12 May 2013

Breaking Traffic Rule

I am otherwise a law abiding citizen but in Bajothang town I break one traffic rule every day, more under compulsion than intention. I always take the shortcut instead of going around the roundabout because there is a huge pothole waiting behind the roundabout. I break that rule regardless of who is watching because I am waiting for that one chance to tell them to fix the road before applying rules. I want to remind them that this town deserves more than a farm road. I also want to let them know difference between road and drain.
That one chance finally came one rainy afternoon. Three traffic policemen were standing at the junction, as if waiting for me. I shivered a bit and broke the rule anyway. My eyes were on them and theirs on me. I was signaled to stop,
"Documents, please."
"What for?" I asked, as if I didn't know.
"You came from the 'No Entry' side."
"I didn't see 'No entry' sign anywhere."
"You should be coming around the roundabout." He fingered the direction, which of course I know.
"But I always come this way!" I declared honestly. That moment I saw him lose his cool, and called his colleagues. He passed my license to them and remarked, "He says he always come this way." Which means, 'he needs to be fixed up'.
He asked me to park my car somewhere. I did. I came out and went to them and politely said,
"The whole town is in mess, and there is hardly any visible road in the town, I thought traffic rules are not applicable as of now. Moreover that pothole is too deep for my car." I pointed at it. I could see the disgust on their face, and the guy with my license disappeared already.
"I promise to follow the rules when the whole road is blacktopped and all traffic signs are ready. But for now I am sorry but can't risk damaging my car."
red is my car and blue is the pothole
I know these are not the types of justifications that work with police, but neither am I going to give them the type they are ready to listen to. I don't know if traffic police are responsible for reporting bad road to city authority but for some reason I feel when they monitor us they must monitor road as well.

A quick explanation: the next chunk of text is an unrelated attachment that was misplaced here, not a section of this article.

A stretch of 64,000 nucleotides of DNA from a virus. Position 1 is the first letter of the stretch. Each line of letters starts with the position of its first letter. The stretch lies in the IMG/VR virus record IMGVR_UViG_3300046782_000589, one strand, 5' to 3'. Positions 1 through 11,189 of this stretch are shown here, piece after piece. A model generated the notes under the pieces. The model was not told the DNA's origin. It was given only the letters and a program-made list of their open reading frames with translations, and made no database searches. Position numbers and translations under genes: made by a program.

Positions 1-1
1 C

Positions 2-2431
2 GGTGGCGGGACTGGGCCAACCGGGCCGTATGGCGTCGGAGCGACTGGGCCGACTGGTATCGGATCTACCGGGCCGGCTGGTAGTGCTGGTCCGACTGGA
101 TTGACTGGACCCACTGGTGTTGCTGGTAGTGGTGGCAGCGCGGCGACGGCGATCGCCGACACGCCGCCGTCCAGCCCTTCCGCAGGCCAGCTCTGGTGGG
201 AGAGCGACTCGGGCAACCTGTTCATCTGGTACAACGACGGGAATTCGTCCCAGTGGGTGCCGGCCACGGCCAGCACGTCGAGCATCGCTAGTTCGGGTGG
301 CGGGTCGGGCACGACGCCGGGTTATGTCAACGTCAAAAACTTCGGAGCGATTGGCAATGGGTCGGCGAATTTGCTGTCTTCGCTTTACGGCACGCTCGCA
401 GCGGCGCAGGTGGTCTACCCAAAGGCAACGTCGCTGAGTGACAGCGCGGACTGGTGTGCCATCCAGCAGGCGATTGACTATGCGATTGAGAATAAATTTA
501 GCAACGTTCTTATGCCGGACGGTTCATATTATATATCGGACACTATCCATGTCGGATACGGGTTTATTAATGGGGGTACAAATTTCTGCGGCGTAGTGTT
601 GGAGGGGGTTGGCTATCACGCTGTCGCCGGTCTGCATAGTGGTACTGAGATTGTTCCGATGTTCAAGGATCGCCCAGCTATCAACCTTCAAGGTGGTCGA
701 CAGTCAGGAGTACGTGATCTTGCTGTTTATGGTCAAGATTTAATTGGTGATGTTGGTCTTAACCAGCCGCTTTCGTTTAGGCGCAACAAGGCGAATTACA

"So, what is the penalty/" I asked impatiently, because the way I presented to them didn't leave any chance for excusing me.
"You will have to pay a fine."
"When?" I asked, seriously I never came in conflict with law before therefore I don't know the procedure. But I was prepared to narrate whole essay on Bajothang town road to their officer before paying the fine.
"Wait, your license is taken to the incharge."
Then I remembered the 6 PM Party President Debate on TV, which was almost beginning. I didn't wait anymore, after all I have to pay the fine.

At home, I received a call from a friend asking me to come back. He saw me with the police while passing by and had come back to help me out. He said he has done the groundwork of requesting, and all I have to do was say some words of apology. But I said I was busy watching the debate and that I will follow the due process since I have some message to convey as well. He hung up angrily. In five minutes he called back to tell me that he has my license. I didn't know if I was to be happy or angry but I thanked him.
I may have to break the rule again until the road is fixed.


  1. I agree that Bajo Town needs a major revamp, especially the roads. Although i live some 20 kms away from the town, I often visit Bajo for availing all the necessities. I don't know which round about you are talking about, but the one towards the BoD and the other near Tashi Kee mid point is in horrible state. I also often had the feeling of compromising with the law especially at these two places, but I never had the guts unlike you :) Hope it gets repaired before the monsoon.

  2. A very awesome blog post. We are really grateful for your blog post. You will find a lot of approaches after visiting your post. Traffic ticket attorney New Orleans

  3. These signs, in the US, are consistently orange with dark duplicate and legends. Traffic to work


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